By Kalea Hall
The best advice for avoiding traffic congestion along U.S. Route 224 at Interstate 680 is to find a way around.
The heavy traffic congestion continued Monday morning and afternoon, caused by the $5.4 million Ohio Department of Transportation project bringing traffic down to one lane in each direction.
In addition, the northbound Interstate 680 ramp can now be reached only by turning left and crossing traffic driving eastbound on 224.
Detours are not expected until some of the ramps are closed, but motorists should consider alternative routes to avoid congestion, said Justin Chesnic, ODOT District 4 spokesman.
“Usually when you have a big traffic pattern change on a big job, motorists will typically find a way around,” Chesnic said. “In this situation, there are routes like South Avenue and Midlothian Boulevard that will get you around.”
ODOT will widen the bridge over I-680, replace a culvert on 224 east of I-680 and make changes to the 224 and I-680 interchange. The project is expected to be completed by October 2014.
“What we are doing is replacing [the culvert] one half at a time. If we replaced the whole culvert, we would have to completely close 224,” Chesnic said.
Chesnic said traffic signals and timing are always looked at to see if changing them would alleviate congestion.
“The main thing is this is one of the most heavily congested areas in the Youngstown area even before the project started,” Chesnic said. “The goal is with this project, hopefully, it will ease that congestion and make it a safer route.”
There were safety concerns involving motorists blocking intersections along 224. This also caused even more of a backup. The Ohio State Highway Patrol placed signs along 224 to warn motorists not to block intersections. Drivers could be given a moving violation for blocking the intersection.
“We are just keeping our eye on it,” Sgt. Bret Henderson said.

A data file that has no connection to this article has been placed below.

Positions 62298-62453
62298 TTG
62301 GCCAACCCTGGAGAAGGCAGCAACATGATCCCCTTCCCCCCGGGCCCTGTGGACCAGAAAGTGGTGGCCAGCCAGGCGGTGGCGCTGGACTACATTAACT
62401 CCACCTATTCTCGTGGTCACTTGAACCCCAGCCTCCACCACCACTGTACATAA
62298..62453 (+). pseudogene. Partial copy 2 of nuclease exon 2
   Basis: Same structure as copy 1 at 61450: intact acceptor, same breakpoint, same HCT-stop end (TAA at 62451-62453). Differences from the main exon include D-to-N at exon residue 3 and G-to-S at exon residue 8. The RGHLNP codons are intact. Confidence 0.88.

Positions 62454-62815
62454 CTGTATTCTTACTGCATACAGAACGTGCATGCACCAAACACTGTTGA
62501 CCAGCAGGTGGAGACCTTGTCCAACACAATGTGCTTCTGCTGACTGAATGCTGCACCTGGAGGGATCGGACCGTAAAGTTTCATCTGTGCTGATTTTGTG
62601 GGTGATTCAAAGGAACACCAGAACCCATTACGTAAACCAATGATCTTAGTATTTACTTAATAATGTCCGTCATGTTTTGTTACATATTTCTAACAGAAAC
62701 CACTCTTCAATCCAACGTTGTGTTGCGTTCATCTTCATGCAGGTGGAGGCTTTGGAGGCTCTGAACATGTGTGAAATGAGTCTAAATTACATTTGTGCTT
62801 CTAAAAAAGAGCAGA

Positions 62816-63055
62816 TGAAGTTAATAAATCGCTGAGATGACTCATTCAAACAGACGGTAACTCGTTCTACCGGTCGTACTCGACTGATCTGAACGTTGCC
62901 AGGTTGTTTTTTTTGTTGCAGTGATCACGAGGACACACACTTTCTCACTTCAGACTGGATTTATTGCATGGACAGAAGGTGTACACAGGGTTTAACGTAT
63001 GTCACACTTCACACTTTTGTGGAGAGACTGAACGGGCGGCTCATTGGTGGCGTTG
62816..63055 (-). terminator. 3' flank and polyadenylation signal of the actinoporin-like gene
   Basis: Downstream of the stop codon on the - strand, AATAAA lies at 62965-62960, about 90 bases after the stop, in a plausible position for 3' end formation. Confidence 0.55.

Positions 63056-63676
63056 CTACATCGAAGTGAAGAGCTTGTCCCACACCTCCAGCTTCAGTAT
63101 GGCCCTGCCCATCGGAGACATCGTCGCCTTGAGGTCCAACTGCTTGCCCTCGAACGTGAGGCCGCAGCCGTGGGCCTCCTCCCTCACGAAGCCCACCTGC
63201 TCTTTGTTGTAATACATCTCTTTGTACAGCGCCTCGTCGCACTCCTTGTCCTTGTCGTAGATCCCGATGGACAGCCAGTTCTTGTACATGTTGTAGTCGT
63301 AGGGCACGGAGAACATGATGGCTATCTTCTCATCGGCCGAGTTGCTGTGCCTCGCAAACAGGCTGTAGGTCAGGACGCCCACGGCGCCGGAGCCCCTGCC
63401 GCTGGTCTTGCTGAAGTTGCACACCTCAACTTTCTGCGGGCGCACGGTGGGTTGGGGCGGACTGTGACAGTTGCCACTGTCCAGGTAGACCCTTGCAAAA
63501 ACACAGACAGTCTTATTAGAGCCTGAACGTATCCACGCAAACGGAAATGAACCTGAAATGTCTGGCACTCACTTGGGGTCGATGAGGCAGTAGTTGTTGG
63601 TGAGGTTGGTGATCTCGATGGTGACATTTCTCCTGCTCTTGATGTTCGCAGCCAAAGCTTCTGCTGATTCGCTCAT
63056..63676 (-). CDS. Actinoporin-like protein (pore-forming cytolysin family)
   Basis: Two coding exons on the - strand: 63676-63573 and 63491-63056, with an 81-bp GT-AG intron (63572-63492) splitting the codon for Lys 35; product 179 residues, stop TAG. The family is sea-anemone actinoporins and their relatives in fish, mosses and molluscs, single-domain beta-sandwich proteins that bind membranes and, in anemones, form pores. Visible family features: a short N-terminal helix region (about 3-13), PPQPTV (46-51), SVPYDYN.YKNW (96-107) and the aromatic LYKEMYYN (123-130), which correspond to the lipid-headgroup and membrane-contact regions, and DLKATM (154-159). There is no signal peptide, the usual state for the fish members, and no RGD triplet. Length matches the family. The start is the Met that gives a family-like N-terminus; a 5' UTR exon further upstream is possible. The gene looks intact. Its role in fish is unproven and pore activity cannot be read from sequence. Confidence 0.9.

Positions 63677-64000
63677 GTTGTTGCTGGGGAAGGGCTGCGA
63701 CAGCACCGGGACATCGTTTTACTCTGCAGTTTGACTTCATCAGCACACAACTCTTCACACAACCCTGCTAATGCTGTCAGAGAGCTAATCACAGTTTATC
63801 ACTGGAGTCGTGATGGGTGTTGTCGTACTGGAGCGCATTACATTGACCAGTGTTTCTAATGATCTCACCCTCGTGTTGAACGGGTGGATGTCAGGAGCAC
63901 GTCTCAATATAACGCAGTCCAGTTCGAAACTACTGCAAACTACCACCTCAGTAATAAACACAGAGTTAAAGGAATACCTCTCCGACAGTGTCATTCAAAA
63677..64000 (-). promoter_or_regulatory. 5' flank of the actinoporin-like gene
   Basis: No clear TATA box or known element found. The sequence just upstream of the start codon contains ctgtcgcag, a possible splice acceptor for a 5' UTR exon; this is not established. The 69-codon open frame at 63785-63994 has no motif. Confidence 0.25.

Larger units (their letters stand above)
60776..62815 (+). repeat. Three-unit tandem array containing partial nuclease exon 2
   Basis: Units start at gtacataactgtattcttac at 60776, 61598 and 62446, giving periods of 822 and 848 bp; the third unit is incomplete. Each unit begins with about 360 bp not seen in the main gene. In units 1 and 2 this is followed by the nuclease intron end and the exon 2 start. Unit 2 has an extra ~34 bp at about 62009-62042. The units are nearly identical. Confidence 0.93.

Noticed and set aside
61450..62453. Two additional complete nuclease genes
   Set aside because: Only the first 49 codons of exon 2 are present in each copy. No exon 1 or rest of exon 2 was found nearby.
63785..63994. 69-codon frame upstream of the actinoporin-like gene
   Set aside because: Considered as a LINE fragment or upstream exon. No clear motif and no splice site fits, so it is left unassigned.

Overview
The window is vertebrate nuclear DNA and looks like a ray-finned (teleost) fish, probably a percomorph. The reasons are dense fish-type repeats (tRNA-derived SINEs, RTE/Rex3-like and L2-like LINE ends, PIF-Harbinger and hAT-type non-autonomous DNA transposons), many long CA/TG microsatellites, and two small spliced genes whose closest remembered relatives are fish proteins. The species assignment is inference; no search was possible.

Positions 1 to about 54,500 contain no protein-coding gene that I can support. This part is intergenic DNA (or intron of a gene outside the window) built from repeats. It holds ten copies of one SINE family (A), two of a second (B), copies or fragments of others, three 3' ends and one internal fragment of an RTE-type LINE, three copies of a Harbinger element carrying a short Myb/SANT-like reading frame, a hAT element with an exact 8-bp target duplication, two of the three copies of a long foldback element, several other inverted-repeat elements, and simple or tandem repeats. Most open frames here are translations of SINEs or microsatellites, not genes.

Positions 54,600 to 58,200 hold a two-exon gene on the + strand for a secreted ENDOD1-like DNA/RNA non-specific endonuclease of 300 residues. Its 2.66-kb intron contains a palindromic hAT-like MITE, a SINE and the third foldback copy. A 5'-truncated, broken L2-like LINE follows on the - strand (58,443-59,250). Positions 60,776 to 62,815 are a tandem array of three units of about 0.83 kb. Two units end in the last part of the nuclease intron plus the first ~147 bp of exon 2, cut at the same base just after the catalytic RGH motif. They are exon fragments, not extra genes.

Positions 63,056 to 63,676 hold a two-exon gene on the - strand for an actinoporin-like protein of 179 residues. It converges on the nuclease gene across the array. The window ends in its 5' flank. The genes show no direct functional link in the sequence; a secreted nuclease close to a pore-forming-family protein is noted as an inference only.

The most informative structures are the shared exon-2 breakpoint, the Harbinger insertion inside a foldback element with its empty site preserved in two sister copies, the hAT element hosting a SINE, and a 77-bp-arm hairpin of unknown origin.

Boardman Township police and the highway patrol are working together to stop the intersections from being blocked, but there is no directing of traffic happening at this time.
“Right now there is not a whole lot more we can do,” Henderson said. “[We will] play it by ear.”
Randy Pugh, Lane LifeTRANS ambulance vice president and chief operating officer, said Lane ambulance operators have been instructed to avoid the area as much as possible. Last week, Lane, which serves Boardman Township, developed alternate routes for operators.
“There are plenty of ways to get around” the congestion, Pugh said.
Calls to Rural Metro ambulance service were not returned Monday.
Jason Loree, Boardman Township administrator, said there isn’t much the township can do about the congestion because it is a state project.
“But because the major artery of Poland Township and Poland Village is 224, they are experiencing the backup and so are we. We get clogged all the way down to Southern Park Mall,” Loree said.
Boardman Township found out last week about the narrowing down to one lane for each direction, Loree said.
The township has not recommended any detours to motorists because it would cause the alternative roads to be affected.
“The minute you try and divert everybody to a road that may not be able to handle it at all, all it is going to do is spread the congestion out even more,” Loree said.
Poland Village Mayor Tim Sicafuse said the traffic congestion and ways to avoid it might be discussed at the next village meeting. Sicafuse was not surprised by the traffic backups. He was told over the weekend the traffic was backed up to the Poland Dairy Queen from I-680.
“We just have to work through it,” Sicafuse said.
Stephen Queen, general manager of Inner Circle in Poland, believes the congestion could be worse than it is now.
“I think [ODOT] is doing the best they can,” Queen said. “This is still the best route to take.”
The restaurant is still bringing in its crowd of customers, Queen said, and Inner Circle will remain open with regular business hours throughout the construction.
“Our customers love us so much they would army crawl to get our wings and pizza,” Queen said.